There are several reasons for writing a review of a perfume. Among those you can invoke arguments like current affairs, trends knowledge, following the evolution of a house, or outing a dud. In this case, the reason for writing about Féérie Spring Blossom by Van Cleef & Arpels is very simple: it smells very good. We are not talking masterpiece of the imagination, but rather of reminiscences and daydreaming, as well as referring to this aesthetic and technical imperative which is not easy to achieve fully yet is laid out in its crystalline simplicity by veteran perfumers: a perfume deserving of its name MUST SMELL GOOD - how hard is that? It's hard. In the fullest sense of the expression, it is really hard an ideal to attain.
Féérie Spring Blossom is simply put a very good composition created by perfumer Antoine Maisondieu of Givaudan. If you hesitated a bit at the foregone conclusion that a cherry blossom perfume whose bottle features a Tinker Bell sculpture is definitly not for you, then you'd be missing out on a delicate floral composition replete with qualities, which gets better overtime as you live with it. Too bad it's a limited edition...
To the nose, it feels like Maisondieu did not care whether it was an ephemeral perfume or a permanent addition to a collection. He just worked conscienciously about making what the best of the French perfume industry can produce in terms of quality and the idea of perfume.
A cherry blossom accord is not novel; in fact it is fast becoming a recycled, even trite idea before it gets to the next iconicity stage of signalling emblematicity. What this composition benefits from however is its layering over a white floral accord of magnolia developed previously by perfumer Antoine Maisondieu, in particular in Acqua di Parma Magnolia Nobile.
Yoshinoyama, the most famous viewing point for sakura in Japan for centuries Via
The crispness of a range of notes like transparent cherry blossom, green apple, apple blossom gives way to a subtle, soft and discreetly lush white floral bouquet which remains fresh and crisp as a first day of blooming, overtime. While the composition gets warmed up slightly by vanillic tonka beans and fruity woods, it nevertheless remains very enveloppingly, never jarringly clean and fresh. This phenomenon appears best on skin; the so-called "silken musks" are a bit sharp in their olfactory range at first - not as translation of cheapness - but meld finally beautifully with the scent of your skin. One is also advised to get over the first impression of a blah cherry blossom perfume initially. The composition really comes together as a feat in enduring, level-headed and poetic diffusion of the scent of a cherry blossom orchard complete with nuances of petals, water, fruits, woods, greens and with the added, welcome cultural artifice of a creamy bouquet of magnolia but also a surprising touch of wild raspberry as the perfume still plays with your skin into the next day. The diffusion and lastingness are excellent, the "eau de toilette" label being here justified only for the paler range of nuances the scent unfolds.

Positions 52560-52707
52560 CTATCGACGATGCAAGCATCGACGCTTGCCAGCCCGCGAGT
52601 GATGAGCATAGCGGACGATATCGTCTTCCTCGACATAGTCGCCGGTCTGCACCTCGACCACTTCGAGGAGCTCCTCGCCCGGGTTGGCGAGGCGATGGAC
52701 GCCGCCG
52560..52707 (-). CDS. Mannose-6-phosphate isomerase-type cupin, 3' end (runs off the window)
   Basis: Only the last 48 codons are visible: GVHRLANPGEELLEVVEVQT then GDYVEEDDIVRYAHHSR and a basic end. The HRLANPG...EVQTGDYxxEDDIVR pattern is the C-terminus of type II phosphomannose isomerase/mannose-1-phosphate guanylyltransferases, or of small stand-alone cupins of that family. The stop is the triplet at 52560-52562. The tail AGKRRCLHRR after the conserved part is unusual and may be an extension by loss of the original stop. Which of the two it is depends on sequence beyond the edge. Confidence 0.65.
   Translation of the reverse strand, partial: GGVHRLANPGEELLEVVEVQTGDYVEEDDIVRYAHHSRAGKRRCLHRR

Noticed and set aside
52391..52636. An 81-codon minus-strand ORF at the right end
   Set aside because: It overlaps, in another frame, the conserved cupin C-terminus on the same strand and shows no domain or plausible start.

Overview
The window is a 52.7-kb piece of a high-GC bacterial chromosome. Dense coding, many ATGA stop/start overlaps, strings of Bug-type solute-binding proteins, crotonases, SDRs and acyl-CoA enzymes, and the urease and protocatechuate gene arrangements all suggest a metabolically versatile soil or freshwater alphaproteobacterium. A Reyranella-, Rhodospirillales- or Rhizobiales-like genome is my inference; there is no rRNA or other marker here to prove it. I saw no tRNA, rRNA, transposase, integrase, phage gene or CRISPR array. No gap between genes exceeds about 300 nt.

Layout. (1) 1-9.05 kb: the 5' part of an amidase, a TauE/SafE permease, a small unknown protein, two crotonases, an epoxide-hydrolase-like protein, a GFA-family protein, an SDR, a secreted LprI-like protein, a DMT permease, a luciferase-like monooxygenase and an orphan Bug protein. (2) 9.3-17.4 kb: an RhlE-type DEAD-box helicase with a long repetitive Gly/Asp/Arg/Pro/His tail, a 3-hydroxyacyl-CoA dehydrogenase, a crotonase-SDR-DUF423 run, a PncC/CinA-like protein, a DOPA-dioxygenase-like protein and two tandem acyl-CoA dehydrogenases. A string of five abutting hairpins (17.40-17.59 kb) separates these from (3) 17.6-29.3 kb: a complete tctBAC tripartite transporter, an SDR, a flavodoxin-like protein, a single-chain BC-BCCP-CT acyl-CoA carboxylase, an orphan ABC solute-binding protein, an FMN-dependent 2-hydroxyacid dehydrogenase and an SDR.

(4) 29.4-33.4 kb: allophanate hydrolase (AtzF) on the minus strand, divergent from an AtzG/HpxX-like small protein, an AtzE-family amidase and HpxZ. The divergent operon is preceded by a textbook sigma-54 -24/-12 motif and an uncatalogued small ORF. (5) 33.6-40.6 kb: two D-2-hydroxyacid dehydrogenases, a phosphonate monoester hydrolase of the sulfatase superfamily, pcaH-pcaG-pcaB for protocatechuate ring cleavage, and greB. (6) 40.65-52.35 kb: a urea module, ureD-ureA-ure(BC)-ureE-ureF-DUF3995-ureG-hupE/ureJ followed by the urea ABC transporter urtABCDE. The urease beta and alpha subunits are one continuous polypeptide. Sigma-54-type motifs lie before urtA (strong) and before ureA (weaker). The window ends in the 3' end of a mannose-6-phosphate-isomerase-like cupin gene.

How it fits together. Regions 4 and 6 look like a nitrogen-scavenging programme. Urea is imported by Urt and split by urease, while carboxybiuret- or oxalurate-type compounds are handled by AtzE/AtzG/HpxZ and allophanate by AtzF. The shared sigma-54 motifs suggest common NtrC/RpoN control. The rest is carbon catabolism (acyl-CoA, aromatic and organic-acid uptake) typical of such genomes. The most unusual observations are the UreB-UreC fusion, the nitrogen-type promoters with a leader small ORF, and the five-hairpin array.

It is certainly one of the very best cherry blossom perfumes you can hope to find on perfumery shelves at this point in time. One can muse that it would be interesting to see Frédéric Malle or Serge Lutens develop a highly creative and haute-parfumerie style of cherry blossom one day, but meanwhile, even if you can still expect to be surprised by an unconventional, complex and deconstructed cherry blossom scent in the future, this is a composition which is typical of the best of designer perfumery, yet not that commonly found: it is about understated originality and intuitive and technical mastery of the elements of perfumery.
Fragrance Notes: cherry blossom, cranberries, pink peppercorn, lychee, magnolia, peony, wild, delicate raspberry, silken musks, tender tonka bean, sandalwood.
Suggested retail price is 64,50€ for 50 ml.